From the Director
From the director
|With 1,500 cars a day driving by the Bosserd Family Farm in Marshall, Mich., the Bosserds converted a traditional grain and livestock farm to a diversified direct-market outlet that relies on farmstand sales. Profits have soared thanks to high visibility and enthusiastic word of mouth. Photo by Pam Bosserd|
Spurred by interest from her suburban neighbors, Pam Bosserd converted a significant part of her Michigan grain and livestock farm into vegetables. Now, farmstand sales of sweet corn, tomatoes and cucumbers exceed income from field corn, beans and wheat, thanks to an enthusiastic word-of-mouth network and farm tours for schoolchildren.
Two SARE producer grants have helped Bosserd achieve her goals of hiking farm profits and educating consumers (see Farm as Classroom). But, like any good entrepreneur, Bosserd continues to look for ways to please her customers. From a customer survey, she learned they wanted to buy meat at the farm. Bosserd and her husband, David, have the steers, but lacked the know-how to process and sell meat directly to consumers.
That changed when they attended a North Central region marketing conference, sponsored by USDA's Sustainable Agriculture Research and Education (SARE) program, where Bosserd saw real-life examples of successful direct-market meat sellers.
'People were saying: You've got the sweet corn, beans and potatoes, but where's my meat?' ' she recalled. 'The SARE conference helped me get the confidence' to get a license, create a label and plan to sell meat at the farm.
Since 1988, SARE has helped raise farm profits, improve stewardship of natural resources and enhance communities through an innovative research and education grants program. Lately, the information SARE has gleaned from more than 1,600 projects is more relevant than ever; project findings suggest ways to counter low agricultural prices and address increasing concerns about rural communities and the environment.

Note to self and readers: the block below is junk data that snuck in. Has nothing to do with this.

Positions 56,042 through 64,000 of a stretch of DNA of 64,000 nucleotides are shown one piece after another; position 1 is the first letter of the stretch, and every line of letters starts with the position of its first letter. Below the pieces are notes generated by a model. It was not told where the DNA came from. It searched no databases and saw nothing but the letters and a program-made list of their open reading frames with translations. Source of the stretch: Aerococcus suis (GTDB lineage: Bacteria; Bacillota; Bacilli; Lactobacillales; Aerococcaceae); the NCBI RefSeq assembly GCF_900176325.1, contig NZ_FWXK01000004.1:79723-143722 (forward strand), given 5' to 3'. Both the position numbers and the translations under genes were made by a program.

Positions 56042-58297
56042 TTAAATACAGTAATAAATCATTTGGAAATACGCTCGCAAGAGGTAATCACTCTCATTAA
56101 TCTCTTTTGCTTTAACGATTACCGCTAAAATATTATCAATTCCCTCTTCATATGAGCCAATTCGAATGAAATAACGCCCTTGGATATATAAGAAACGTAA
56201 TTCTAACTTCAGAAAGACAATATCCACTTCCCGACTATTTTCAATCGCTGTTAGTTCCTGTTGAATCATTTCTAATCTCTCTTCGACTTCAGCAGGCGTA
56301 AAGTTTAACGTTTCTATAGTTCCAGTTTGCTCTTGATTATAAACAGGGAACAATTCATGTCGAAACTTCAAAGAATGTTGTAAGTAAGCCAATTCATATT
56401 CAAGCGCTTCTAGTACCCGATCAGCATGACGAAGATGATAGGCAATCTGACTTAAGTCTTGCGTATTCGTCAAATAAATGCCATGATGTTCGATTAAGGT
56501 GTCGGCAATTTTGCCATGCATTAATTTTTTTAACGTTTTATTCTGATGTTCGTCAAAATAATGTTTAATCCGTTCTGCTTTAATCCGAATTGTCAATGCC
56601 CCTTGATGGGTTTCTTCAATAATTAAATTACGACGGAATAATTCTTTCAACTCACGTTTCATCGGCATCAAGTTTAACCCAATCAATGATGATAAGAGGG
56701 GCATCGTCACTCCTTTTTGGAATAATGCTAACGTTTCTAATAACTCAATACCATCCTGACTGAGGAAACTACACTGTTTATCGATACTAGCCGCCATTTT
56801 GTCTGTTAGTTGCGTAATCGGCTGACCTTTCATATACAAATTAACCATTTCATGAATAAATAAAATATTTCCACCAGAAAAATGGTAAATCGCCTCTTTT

By awarding more than 250 new grants each year, SARE continues to explore options that meet today's farming challenges with an eye toward long-term solutions. Using a collaborative approach within a regional structure - along with integrated research and education, plus lots of producer involvement - SARE funds projects that meet local, regional and national needs.
The program's design offers a flexible, innovative and entrepreneurial approach in the new model of government programs. Four regional SARE councils - composed of producers, farm consultants, university researchers and educators, state and federal government agency staff and representatives from nonprofit organizations - identify information needs and select projects in a competitive process.
SARE's strong educational focus continues to offer practical, timely information to farmers and ranchers across the country. At a Portland, Ore., SARE conference in March, more than 500 participants learned innovative ways to farm sustainably in the diverse Western Region - including water-conserving cropping practices, organic production, conservation tillage, raising orchard and vine crops, innovative marketing strategies and community food systems.
Two new books published by SARE's national outreach arm, the Sustainable Agriculture Network (SAN), serve up information to producers interested in improving their soil quality and adding value to dairy products. The new titles expand SAN's series of books and informational bulletins. SARE ensures that project findings get put to use through its Professional Development Program (PDP). PDP offers educational opportunities in the latest sustainable practices and systems to extension educators and other agricultural advisers.